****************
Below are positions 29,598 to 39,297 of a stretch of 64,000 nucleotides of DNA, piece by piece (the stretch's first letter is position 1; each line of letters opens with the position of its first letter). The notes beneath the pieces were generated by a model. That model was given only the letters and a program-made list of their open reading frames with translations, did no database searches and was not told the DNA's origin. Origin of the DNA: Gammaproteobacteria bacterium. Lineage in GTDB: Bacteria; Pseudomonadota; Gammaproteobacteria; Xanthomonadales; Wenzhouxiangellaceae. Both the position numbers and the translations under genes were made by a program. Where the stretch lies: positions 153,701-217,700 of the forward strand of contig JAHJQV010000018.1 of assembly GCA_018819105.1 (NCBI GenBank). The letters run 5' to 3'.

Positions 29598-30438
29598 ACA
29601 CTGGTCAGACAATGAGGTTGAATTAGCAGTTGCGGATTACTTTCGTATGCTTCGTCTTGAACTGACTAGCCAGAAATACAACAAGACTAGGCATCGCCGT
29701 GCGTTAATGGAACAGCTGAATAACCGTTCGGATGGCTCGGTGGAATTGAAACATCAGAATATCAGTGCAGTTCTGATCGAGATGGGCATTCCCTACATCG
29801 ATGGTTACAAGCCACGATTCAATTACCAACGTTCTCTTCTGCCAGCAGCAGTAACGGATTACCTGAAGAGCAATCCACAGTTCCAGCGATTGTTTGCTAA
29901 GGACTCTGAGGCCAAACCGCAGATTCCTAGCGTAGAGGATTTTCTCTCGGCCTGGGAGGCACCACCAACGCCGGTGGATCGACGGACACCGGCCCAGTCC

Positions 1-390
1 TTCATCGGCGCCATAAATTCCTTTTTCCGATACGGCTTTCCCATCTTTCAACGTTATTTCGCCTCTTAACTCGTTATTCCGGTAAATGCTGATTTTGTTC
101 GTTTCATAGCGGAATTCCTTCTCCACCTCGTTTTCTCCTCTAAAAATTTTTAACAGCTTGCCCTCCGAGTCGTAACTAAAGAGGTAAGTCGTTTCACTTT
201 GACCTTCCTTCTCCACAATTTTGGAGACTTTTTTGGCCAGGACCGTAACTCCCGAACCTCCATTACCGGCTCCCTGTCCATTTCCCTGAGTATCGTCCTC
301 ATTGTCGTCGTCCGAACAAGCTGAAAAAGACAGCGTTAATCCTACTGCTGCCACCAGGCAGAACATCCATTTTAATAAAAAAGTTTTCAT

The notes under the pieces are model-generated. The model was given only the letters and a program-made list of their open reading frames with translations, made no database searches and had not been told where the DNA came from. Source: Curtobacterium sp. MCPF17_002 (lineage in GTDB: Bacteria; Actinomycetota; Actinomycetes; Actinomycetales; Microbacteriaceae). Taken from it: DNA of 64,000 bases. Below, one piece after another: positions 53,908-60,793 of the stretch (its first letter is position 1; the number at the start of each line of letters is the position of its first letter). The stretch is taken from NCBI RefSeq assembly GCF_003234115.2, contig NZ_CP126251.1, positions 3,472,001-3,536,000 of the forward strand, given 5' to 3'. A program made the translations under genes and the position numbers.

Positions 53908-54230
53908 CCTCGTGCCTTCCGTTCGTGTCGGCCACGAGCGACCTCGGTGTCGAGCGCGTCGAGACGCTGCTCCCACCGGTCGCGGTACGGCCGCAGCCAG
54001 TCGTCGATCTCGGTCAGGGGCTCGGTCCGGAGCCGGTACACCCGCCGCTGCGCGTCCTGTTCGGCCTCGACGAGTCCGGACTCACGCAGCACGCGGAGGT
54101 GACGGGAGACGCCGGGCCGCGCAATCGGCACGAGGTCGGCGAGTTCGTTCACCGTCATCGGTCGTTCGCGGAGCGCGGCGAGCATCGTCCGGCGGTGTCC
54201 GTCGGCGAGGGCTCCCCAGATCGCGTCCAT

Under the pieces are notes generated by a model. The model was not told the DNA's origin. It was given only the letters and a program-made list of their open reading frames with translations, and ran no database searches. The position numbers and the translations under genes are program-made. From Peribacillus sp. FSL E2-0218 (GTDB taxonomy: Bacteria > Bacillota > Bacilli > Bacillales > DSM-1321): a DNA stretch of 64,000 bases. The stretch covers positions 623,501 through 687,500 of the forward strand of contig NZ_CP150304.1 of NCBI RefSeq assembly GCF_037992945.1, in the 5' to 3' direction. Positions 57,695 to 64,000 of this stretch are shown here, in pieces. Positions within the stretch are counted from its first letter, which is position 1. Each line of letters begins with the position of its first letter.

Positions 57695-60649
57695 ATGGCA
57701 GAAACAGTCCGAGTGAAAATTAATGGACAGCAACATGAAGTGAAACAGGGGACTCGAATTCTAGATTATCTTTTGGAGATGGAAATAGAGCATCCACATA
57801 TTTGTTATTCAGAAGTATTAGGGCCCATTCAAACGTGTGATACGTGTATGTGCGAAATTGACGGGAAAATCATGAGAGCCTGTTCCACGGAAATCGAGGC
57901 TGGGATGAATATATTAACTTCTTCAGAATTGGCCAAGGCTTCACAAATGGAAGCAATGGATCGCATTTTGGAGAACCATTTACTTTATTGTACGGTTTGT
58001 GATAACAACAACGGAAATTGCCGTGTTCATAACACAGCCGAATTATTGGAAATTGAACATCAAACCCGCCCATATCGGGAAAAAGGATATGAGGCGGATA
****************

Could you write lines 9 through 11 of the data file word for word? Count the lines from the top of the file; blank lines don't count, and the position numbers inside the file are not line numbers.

1 TTCATCGGCGCCATAAATTCCTTTTTCCGATACGGCTTTCCCATCTTTCAACGTTATTTCGCCTCTTAACTCGTTATTCCGGTAAATGCTGATTTTGTTC
101 GTTTCATAGCGGAATTCCTTCTCCACCTCGTTTTCTCCTCTAAAAATTTTTAACAGCTTGCCCTCCGAGTCGTAACTAAAGAGGTAAGTCGTTTCACTTT
201 GACCTTCCTTCTCCACAATTTTGGAGACTTTTTTGGCCAGGACCGTAACTCCCGAACCTCCATTACCGGCTCCCTGTCCATTTCCCTGAGTATCGTCCTC